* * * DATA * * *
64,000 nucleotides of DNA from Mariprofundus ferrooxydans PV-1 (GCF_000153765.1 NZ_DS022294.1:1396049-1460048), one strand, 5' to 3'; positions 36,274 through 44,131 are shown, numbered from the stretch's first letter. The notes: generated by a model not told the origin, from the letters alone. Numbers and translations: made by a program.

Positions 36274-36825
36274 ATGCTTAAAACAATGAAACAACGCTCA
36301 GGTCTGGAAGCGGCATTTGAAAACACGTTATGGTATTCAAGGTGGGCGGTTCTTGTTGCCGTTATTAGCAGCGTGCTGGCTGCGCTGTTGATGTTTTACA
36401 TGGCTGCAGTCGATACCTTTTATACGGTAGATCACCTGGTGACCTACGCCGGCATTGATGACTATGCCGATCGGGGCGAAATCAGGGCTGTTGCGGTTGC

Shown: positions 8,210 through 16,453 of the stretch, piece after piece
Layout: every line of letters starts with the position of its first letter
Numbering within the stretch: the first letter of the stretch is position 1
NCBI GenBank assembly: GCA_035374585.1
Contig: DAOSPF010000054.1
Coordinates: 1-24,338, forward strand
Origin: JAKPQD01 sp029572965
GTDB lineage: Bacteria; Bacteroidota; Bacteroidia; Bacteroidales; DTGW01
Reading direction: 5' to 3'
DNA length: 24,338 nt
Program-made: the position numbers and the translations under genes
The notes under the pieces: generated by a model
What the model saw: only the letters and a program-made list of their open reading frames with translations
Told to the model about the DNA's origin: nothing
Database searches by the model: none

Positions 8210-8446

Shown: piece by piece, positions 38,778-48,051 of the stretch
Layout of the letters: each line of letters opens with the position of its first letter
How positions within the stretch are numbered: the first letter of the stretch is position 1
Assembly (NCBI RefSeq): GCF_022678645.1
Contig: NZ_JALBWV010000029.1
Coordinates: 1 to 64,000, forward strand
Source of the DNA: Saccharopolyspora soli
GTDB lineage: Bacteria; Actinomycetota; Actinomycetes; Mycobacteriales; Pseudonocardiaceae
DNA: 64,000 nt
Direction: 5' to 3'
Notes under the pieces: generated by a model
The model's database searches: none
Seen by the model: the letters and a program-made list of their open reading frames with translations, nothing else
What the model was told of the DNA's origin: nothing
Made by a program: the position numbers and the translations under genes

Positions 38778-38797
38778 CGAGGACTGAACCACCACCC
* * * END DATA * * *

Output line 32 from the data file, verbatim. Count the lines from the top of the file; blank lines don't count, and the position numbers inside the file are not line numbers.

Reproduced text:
Notes under the pieces: generated by a model